Real-time applications are applications that offer the right results on time. They focus on meeting the requirements of a time-related application aspect that could be stringent or soft. In today’s applications like those on smart phones, people run what they need on hardware and achieve their requirements immediately. The hardware may havededicated software or software that operates within the application area and the main processor to achieve effective command processing within the shortest time possible.
How Linux Kernel was Made Real-Time
Originally, Linux featured something known as a Big Kernel Lock (BKL). Large parts of the kernel were made pre-emptive to simplify operations and all tasks had to be executed to completion. As such, Linux required real-time capabilities to reduce the size of BKL. This in turn boosted responsiveness so Linux would perform other tasks.
This is how the RT-Preempt patch came into place. It was designed to replace kernel and offer the same instructions for handling interrupts and hardware latencies. It eliminated the need for artificial restrictions and protected the kernel in a refined manner. However, the RT-Preemptpatch is a work in progress to ensure that the Linux capabilities are improved and utilized to the fullest.
How Real-Time Linux Compares to a Windows Real-Time Operating System (RTOS)
The processor remains the same when running an RTOS or a Linux system. It does not perform faster in either of the two applications. This is because developers who write RTOS effectively follow similar instructions as developers who write Linux. Therefore, it is all about how the codeis organized for different intents and purposes. The latencies that can be achieved on Linux are similar to what you could achieve on a similar RTOS processor. All that is required is careful design to ensure that underlying hardware is maximally utilized to bring out the expected results.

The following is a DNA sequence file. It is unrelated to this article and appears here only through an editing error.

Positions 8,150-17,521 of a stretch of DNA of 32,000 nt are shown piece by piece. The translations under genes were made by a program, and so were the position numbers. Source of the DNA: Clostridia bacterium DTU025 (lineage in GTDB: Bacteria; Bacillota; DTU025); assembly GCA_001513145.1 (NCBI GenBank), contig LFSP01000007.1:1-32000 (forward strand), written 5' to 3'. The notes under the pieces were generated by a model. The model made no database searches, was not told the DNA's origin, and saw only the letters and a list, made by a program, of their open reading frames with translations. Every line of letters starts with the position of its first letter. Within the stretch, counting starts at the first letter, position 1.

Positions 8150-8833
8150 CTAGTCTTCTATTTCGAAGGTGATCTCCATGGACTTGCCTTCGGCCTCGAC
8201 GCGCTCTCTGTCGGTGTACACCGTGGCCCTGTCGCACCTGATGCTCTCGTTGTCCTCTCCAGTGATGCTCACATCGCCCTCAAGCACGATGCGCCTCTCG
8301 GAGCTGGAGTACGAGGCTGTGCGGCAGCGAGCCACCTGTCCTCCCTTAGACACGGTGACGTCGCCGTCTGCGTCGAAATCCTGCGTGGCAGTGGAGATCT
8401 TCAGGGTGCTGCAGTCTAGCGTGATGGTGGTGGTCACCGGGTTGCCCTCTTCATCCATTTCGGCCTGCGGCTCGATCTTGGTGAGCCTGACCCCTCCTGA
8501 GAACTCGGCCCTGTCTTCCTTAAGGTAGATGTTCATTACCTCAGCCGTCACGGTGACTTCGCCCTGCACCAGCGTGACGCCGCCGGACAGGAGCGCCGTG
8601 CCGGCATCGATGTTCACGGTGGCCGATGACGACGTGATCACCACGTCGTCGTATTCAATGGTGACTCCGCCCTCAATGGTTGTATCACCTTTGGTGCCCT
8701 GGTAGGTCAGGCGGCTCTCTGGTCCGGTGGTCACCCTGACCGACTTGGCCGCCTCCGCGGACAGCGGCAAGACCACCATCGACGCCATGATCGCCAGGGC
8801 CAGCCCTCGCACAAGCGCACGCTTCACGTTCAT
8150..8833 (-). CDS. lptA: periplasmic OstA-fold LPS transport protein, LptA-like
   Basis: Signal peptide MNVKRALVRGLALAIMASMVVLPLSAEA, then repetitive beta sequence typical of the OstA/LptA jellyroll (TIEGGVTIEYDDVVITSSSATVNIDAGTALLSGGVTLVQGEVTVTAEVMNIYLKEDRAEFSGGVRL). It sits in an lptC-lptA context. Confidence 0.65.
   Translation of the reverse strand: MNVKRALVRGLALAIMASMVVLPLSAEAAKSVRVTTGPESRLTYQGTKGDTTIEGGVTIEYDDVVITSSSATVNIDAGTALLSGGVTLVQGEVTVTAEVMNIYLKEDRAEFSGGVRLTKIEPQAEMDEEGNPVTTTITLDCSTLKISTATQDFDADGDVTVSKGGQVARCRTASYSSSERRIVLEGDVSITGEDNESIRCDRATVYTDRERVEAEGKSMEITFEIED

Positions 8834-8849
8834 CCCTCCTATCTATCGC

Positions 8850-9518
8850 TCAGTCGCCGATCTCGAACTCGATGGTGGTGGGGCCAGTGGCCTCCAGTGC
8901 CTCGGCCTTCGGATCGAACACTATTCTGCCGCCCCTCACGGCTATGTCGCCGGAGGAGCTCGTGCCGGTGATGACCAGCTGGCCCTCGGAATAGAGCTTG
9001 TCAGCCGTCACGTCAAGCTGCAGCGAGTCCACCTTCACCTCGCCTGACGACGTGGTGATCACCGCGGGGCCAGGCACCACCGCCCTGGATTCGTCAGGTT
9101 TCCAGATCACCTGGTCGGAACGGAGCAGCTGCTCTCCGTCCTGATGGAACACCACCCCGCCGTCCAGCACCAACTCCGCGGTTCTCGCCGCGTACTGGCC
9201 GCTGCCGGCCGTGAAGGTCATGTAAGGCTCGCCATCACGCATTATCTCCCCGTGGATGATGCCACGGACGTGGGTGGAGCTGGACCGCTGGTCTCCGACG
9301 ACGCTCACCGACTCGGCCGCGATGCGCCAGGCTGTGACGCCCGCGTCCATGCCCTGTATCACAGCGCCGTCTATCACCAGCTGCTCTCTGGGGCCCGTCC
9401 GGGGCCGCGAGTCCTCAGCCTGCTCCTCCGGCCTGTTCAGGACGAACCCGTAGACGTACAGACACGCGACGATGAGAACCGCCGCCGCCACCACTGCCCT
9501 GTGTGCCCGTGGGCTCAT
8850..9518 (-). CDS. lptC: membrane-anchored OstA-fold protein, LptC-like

Therefore, if you use the capabilities and functions of Linux in a particular way or configure them in a particular way, you can achieve low latency yet high performing environments that operate as if there is no OS running on a chip. It is all about using available features and adding others in an open source manner but in the Linux mainstream.
The RT-Preempt patch was designed to make Linux capable enough to work effectively when needed and when it makes sense to use it. For instance, if you put together a full RTOS, you would require 1 MB or 2 MB and it would be easy to get Linux to operate within this range. However, it would not make sense to use Linux when you require a tiny kernel or just a five line execution.